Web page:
The Nature of Invertebrates

Defined as multicellular animals that do not possess a vertebral column, an internal skeleton or a cranium, invertebrates represent 95% of all multicellular animal species on Earth; though unicellular life first evolved in primordial seas about 3.6 billion years ago, marine invertebrates did not appear until 800 million years ago (near the end of the Precambrian Era).  Vertebrates are grouped within one phyla (Chordata) and are represented by about 66,000 species; by contrast, invertebrates are classified within 33 phyla and are represented by more than 1.3 million species.

The largest invertebrate phylum is Arthropoda, which includes more than 1.1 million species of insects, spiders and crustaceans.  However, 14 invertebrate phyla are represented by various types of worms; the largest of these is Nematoda, which includes more than 25,000 species of roundworms.  Among the other invertebrate phyla are Porifera (sponges), Cnidaria (anemones, jellyfish, corals), Mollusca (slugs, snails, squid, clams, octopus ) and Echinodermata (starfish, sand dollars, sea urchins).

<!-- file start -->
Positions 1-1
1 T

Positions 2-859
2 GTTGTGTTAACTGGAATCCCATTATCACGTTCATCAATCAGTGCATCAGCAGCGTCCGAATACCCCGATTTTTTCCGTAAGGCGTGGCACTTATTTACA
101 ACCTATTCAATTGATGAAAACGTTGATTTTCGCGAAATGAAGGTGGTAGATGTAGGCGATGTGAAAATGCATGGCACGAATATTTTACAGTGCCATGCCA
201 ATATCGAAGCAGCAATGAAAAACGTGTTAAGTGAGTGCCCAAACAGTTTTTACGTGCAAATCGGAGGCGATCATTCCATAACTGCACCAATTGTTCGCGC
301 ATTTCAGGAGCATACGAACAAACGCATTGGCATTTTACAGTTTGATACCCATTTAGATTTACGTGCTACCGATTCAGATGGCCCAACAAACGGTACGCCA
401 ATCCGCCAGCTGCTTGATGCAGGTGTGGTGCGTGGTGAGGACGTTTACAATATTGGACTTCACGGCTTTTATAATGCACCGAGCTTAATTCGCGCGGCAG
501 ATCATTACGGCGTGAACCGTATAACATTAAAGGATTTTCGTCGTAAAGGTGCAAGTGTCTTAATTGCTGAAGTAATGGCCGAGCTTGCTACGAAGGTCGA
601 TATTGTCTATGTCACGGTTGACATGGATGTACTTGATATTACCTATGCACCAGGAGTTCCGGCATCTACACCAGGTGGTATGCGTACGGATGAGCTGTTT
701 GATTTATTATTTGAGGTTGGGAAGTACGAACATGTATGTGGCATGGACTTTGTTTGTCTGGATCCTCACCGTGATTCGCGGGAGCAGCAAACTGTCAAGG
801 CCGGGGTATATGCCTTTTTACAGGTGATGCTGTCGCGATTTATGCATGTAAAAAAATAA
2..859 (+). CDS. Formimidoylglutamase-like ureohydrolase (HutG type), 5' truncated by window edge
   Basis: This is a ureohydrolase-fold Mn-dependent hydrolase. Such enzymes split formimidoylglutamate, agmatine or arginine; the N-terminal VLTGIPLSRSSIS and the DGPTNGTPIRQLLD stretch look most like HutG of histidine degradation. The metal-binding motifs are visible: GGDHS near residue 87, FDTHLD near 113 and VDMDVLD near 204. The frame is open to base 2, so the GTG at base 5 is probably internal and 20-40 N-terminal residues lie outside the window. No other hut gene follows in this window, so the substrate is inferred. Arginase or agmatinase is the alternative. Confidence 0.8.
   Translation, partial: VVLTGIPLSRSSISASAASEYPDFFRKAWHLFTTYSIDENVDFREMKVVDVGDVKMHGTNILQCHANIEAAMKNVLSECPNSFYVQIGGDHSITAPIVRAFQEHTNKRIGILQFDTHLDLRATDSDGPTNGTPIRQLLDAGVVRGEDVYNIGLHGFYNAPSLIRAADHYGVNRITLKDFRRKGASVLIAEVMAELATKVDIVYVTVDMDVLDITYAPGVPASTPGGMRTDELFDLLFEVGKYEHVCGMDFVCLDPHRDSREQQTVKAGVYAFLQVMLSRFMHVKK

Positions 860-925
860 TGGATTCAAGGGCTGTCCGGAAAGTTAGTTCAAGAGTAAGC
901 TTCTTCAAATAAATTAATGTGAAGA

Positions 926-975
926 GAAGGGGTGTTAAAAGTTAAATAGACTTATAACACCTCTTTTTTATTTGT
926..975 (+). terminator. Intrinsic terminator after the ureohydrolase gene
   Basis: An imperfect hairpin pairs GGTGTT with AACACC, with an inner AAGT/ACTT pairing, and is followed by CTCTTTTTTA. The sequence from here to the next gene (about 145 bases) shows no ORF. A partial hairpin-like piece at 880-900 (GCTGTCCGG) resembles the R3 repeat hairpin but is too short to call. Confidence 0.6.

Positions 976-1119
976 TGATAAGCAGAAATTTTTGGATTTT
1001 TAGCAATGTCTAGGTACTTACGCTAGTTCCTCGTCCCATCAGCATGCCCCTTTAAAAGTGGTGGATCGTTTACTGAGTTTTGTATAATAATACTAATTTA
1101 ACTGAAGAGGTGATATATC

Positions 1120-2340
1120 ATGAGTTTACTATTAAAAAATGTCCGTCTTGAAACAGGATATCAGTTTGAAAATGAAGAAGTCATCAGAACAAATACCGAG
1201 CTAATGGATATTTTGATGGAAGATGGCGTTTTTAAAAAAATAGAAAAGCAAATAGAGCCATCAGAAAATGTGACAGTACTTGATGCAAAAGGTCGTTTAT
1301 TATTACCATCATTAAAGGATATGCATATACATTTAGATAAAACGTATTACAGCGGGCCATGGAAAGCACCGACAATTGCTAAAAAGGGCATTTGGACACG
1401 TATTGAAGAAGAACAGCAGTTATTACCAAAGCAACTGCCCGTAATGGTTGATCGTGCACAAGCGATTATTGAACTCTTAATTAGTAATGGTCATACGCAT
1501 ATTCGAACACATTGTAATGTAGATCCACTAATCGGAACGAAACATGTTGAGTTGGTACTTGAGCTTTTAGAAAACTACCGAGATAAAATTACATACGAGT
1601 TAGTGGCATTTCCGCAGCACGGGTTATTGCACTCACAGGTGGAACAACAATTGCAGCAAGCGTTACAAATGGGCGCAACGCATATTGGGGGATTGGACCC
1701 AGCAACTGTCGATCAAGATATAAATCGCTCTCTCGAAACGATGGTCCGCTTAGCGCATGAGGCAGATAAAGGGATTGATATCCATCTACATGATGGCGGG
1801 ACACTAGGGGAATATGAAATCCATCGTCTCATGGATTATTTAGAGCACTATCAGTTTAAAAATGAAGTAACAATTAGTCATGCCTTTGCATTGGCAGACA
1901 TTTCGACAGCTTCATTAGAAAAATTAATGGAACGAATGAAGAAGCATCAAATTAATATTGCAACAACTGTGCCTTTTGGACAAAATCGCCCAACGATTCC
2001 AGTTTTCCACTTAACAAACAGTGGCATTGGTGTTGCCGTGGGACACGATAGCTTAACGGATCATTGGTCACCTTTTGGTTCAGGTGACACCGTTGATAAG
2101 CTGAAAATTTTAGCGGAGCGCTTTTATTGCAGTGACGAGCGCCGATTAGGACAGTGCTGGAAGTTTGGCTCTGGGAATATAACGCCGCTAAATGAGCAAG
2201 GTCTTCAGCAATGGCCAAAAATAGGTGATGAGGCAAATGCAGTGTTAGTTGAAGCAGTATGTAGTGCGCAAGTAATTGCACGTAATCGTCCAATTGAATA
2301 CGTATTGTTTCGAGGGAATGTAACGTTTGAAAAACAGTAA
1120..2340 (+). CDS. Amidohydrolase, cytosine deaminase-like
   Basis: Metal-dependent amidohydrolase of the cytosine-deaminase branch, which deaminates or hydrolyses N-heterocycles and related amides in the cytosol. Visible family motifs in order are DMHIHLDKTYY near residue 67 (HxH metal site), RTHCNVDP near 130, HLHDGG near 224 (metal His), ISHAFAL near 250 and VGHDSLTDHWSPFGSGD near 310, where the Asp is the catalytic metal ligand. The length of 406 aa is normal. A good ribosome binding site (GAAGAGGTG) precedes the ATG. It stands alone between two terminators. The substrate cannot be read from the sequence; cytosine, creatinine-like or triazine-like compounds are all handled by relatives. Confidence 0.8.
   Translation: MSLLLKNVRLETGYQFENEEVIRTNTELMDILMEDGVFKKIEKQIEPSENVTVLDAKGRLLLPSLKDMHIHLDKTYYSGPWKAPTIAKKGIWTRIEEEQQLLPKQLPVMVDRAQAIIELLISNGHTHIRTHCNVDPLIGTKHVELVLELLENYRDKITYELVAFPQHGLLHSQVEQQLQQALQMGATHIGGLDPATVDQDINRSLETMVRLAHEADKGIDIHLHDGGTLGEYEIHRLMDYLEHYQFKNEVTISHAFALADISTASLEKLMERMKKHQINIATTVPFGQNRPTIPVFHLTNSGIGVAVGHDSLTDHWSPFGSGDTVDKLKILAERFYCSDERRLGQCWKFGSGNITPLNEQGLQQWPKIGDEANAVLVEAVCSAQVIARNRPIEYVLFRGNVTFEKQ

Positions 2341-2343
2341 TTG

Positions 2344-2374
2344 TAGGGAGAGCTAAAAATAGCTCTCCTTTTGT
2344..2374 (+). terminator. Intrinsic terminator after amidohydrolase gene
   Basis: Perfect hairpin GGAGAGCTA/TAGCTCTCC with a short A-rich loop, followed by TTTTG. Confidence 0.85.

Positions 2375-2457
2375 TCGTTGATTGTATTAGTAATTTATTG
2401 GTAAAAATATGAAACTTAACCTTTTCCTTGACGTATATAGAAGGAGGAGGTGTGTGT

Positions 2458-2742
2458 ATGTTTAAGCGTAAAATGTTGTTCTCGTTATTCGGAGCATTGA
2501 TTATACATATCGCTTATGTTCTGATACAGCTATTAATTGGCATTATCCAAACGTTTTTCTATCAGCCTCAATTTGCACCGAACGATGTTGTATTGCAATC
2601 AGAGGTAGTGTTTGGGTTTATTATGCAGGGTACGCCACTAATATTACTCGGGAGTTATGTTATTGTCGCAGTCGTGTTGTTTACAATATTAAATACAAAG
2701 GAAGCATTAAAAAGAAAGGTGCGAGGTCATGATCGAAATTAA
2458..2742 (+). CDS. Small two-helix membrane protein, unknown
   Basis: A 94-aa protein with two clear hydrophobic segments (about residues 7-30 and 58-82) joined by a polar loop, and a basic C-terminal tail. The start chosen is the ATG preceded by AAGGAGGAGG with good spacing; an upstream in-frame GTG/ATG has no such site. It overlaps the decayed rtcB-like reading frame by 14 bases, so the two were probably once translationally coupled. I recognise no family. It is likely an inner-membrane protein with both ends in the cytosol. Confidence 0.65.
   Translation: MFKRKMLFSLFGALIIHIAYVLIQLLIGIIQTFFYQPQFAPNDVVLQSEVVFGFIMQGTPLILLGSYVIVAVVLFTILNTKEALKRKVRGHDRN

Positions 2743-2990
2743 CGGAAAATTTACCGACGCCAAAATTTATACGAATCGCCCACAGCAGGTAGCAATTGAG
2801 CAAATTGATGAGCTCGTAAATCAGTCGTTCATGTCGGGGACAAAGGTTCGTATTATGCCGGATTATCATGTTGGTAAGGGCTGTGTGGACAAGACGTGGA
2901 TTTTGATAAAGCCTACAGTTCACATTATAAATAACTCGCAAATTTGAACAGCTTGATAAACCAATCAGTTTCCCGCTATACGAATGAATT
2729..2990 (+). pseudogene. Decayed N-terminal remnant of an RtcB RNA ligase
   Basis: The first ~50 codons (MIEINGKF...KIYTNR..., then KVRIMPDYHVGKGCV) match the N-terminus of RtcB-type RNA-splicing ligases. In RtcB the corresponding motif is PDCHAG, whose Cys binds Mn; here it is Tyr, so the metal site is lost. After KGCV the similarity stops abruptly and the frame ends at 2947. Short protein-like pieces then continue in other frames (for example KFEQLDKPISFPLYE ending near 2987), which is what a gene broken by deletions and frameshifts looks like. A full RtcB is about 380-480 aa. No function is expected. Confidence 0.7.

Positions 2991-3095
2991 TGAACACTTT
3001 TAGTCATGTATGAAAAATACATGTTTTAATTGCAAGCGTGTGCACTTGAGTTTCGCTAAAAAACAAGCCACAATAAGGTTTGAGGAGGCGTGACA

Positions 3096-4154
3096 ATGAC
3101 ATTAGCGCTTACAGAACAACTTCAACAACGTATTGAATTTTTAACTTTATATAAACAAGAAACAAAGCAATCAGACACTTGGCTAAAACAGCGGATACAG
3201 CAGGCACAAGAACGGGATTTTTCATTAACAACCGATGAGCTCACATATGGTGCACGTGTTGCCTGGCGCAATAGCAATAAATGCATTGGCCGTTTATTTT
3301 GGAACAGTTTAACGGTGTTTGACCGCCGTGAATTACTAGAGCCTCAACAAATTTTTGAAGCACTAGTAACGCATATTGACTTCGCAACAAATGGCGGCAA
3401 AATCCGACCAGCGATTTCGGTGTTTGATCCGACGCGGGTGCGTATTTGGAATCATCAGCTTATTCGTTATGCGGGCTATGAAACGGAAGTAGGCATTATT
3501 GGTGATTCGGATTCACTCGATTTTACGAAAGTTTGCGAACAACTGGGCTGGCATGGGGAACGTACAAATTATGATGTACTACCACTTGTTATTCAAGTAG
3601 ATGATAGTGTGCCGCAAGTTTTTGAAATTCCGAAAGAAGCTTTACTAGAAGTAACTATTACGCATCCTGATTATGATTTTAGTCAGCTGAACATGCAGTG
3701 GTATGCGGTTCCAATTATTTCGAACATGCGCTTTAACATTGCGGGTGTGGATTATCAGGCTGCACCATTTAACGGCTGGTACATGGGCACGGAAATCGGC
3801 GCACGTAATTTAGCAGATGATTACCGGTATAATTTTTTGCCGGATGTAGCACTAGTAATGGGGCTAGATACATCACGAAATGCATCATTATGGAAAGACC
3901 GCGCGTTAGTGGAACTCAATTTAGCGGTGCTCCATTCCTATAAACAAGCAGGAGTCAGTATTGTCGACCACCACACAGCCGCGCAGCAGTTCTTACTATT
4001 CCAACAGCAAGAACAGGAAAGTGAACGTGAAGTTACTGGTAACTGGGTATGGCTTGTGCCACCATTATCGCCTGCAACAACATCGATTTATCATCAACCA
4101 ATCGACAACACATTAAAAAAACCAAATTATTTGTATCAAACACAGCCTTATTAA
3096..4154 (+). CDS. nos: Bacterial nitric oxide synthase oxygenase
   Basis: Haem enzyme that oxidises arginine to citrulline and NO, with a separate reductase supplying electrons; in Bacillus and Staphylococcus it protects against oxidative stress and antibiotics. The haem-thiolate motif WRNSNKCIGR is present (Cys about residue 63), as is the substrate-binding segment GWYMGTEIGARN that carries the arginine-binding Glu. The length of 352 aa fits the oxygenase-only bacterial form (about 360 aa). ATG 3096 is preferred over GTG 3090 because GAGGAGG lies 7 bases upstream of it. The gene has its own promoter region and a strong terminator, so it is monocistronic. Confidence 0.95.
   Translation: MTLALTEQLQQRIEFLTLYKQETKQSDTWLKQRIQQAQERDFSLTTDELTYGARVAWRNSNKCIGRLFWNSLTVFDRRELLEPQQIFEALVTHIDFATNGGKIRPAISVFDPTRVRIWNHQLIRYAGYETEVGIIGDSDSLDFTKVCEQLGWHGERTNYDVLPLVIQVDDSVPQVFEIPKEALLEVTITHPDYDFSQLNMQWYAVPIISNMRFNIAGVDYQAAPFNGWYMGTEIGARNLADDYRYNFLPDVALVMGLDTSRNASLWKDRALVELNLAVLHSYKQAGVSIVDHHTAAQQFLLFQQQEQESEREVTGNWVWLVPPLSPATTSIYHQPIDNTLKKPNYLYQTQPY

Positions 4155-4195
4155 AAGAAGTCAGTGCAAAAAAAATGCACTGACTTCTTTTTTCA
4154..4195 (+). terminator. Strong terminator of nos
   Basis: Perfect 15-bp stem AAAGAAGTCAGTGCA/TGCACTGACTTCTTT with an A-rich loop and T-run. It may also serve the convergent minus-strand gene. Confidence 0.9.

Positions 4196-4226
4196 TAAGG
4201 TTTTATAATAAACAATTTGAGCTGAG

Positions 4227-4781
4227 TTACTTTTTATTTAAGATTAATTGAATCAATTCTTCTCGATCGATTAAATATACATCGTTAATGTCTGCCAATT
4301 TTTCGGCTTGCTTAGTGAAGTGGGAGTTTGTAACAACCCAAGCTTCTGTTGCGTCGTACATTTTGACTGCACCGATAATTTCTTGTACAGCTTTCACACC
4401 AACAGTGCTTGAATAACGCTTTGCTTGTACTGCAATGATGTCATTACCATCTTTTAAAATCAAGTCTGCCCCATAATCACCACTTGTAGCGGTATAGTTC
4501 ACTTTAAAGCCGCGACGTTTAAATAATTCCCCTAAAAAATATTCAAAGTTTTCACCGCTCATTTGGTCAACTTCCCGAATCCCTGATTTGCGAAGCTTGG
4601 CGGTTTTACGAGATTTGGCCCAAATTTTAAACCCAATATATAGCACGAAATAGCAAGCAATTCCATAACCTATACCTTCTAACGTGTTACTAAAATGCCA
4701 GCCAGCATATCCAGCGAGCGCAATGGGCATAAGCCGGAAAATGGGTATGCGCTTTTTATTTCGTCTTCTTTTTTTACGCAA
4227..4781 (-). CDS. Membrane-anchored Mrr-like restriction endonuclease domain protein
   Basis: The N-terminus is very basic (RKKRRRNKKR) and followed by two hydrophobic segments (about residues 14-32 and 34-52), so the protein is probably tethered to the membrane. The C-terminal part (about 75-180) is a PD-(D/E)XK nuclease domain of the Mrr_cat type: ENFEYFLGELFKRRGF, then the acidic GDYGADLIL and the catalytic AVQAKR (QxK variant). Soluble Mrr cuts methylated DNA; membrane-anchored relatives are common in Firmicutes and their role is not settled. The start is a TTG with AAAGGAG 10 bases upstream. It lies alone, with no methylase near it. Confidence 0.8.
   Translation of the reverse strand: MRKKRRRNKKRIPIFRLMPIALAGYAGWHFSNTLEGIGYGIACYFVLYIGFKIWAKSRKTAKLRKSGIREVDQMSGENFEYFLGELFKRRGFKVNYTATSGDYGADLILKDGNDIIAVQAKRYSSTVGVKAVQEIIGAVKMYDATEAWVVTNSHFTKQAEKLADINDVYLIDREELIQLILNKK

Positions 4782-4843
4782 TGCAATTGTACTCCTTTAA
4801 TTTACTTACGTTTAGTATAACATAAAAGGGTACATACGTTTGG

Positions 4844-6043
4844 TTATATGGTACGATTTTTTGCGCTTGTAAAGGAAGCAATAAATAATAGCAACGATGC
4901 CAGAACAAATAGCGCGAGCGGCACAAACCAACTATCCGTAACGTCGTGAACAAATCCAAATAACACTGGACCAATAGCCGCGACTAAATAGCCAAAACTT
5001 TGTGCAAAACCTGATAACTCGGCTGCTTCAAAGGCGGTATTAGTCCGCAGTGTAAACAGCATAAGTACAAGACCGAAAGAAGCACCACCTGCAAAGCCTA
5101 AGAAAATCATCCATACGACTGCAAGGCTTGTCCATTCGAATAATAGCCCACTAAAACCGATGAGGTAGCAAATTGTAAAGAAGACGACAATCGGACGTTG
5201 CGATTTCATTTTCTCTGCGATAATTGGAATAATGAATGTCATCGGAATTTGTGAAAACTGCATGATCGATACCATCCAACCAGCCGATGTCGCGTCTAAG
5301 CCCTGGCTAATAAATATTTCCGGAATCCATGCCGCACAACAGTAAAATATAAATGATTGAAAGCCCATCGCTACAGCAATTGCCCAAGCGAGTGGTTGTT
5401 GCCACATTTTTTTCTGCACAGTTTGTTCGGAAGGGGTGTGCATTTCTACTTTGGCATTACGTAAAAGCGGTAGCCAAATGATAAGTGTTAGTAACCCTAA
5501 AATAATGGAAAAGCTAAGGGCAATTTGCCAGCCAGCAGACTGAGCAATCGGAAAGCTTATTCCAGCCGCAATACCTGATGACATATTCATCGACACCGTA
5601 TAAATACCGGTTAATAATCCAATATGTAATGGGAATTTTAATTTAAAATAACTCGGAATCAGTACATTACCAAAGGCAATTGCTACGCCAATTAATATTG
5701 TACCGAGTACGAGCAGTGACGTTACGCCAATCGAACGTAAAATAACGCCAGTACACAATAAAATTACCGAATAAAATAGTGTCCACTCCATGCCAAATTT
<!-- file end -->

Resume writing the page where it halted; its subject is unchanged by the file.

The study of invertebrates certainly makes one appreciate the magnificent diversity of life on Earth.  Once we become familiar with all of the invertebrate species, we can move on to unicellular organisms, fungi, plants and vertebrates (of which we are a member species).  In total, we know of more than 1.7 million species of life on our planet (at least 3/4 of which are invertebrates).

Correction:  In the initial post, crustaceans were incorrectly listed with Mollusca; in fact, they are Arthropods.